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Long Thread Media

Stashbuster Pattern Pack for Weavers

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Stashbuster Pattern Pack of Five for 4-Shaft Looms

The Stashbuster Pattern Pack incldues five digital patterns that are woven with yarns commonly found in weavers’ stashes; 8/4 carpet warp, 8/2 cotton, Tencel, cottolin, and worsted weight yarn. Each of these 4-shaft patterns can be beautifully woven in different colorways than as originally designed. You’ll receive downloadable WIFs to accompany each pattern, and additional tips for adapting the patterns to your own stash!
    1. Huck Lace and Tencel Scarf by Kristen Kelley
    2. This is a great beginner’s project. Kristen Kelley used one color of Tencel for both warp and weft and wove the huck lace detail for the length of the scarf. Pick a color of Tencel from your stash that you love and start weaving your own version. You’ll need about 1,200 yd which is less than ½ lb of 8/2 Tencel. You can also make it your own by interspersing areas of huck lace with areas of plain weave. (Note: In the WIF, the area of treadling in a different color of green denotes the huck lace repeat area.)

Finished size:
      One scarf 8" x 73" plus 5" twisted fringe at each end.

    1. Elegant Gamp Lap Robe by Suzie Liles
    2. Gamps are a great way to study weave structures and color interactions. Suzie Liles wove her version using bronze and violet Harrisville Highland wool, but you can use any two colors that you like and that fit your decor. You may also like to use different colors in the threading blocks and cross them with the same or different colors in the treadling blocks. If you don’t have Highland, other worsted weight wools would also work for this project, or even Harrisville Shetland doubled, but sample first to be sure about the sett. Wind some color wraps to get started. You’ll be amazed at what you will learn about twills and color. (Note: The WIF does not show floating selvedges.)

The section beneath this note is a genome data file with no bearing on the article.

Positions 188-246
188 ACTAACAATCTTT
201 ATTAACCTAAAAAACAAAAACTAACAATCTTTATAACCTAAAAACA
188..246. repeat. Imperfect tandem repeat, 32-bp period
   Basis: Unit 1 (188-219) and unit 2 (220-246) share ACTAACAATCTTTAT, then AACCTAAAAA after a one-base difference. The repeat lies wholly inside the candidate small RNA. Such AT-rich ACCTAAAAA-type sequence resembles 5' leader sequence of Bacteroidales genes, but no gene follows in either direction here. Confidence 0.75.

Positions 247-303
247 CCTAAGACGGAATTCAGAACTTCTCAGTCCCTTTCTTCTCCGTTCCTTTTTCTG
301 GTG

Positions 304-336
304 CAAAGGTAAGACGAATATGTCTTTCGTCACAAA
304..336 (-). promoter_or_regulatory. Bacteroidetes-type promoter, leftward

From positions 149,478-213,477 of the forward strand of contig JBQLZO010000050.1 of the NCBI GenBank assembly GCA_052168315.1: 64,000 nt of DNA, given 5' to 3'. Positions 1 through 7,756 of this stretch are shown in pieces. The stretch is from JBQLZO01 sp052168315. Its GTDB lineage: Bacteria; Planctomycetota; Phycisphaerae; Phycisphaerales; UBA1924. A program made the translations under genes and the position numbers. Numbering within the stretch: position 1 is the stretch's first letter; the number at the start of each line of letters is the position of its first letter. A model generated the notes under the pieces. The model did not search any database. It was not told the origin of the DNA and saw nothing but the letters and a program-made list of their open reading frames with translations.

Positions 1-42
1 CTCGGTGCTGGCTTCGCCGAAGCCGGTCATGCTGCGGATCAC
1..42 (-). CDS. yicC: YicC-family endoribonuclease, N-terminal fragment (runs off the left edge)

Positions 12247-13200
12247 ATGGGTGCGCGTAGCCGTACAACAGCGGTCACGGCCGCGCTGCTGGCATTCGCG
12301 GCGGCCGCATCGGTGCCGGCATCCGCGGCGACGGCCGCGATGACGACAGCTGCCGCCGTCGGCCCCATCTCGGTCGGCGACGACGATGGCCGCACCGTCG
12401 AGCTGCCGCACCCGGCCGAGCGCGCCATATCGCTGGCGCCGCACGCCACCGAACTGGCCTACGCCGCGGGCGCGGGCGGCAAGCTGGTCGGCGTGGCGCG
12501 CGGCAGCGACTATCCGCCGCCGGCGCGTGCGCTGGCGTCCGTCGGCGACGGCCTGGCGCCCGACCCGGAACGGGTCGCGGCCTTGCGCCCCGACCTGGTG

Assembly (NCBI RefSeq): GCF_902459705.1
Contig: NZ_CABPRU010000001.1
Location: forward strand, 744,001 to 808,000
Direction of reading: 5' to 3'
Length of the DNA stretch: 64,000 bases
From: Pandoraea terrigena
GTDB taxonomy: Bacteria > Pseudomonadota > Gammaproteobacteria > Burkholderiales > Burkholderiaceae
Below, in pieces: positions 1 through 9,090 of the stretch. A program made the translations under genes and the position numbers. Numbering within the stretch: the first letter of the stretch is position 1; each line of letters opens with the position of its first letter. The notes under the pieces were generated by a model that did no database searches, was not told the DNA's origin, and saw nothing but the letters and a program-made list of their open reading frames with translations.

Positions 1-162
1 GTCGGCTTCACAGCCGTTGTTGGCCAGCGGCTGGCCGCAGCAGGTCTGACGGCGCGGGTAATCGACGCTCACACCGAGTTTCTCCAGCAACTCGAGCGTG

Finished size:
      1 throw 37½" x 51" plus 3½" twisted fringe at each end.

    1. Ragtime Remix by Carol Reinhold
    2. Lots of us have some carpet warp in our stash, and many of us also have a stash of cotton fabrics we don’t know what to do with. Here is the basic recipe for using both. Carol Reinhold’s method of blending the fabric colors in the weft for smooth transitions is worth studying and then applying to your own stash. Expand the threading and warp length to weave rag rugs, just be sure you either add wider headers for hemming or enough unwoven warp for twisting fringe.

Finished size after washing:
      4 mats 12½" x 17" with 1½" fringe at each end.

    1. Finnish Lace Dinner Napkins by Gayle Pace
    2. These napkins by Gayle Pace are lovely in their simplicity and charm. With 3 colors of cottolin from your stash, you can weave napkins that match your dinner table, and wow your guests. A mini cone of cottolin holds about 1,700 yards. For the main color you’ll need about ½ of a mini cone and for the other two colors, much less. Color wraps will help you get started. Would you rather weave towels? Weave 20 repeats rather than 10 repeats for 3 towels, and skip the side hems.

Finished size after washing and hemming:
      6 napkins, 12½" x 12½" each.

    1. Towels in a Modern Arrangement by Linda Gettmann
    2. If you have been weaving a while, you probably have a bunch of leftover 8/2 cotton in lots of different colors. This is the project for you. Pick two neutrals for your warp that look good together and then start experimenting for your weft, drawing from your stash. Linda Gettmann wove 6 towels each with a different pair of weft colors, choosing pairs that were close to each other on the color wheel, such as burgundy and red, or two colors of green. For your tabby, you can either use 20/2 cotton in similar colors or go into your sewing thread stash.

Finished size after washing and hemming:
    6 towels, 20" x 26¼" each.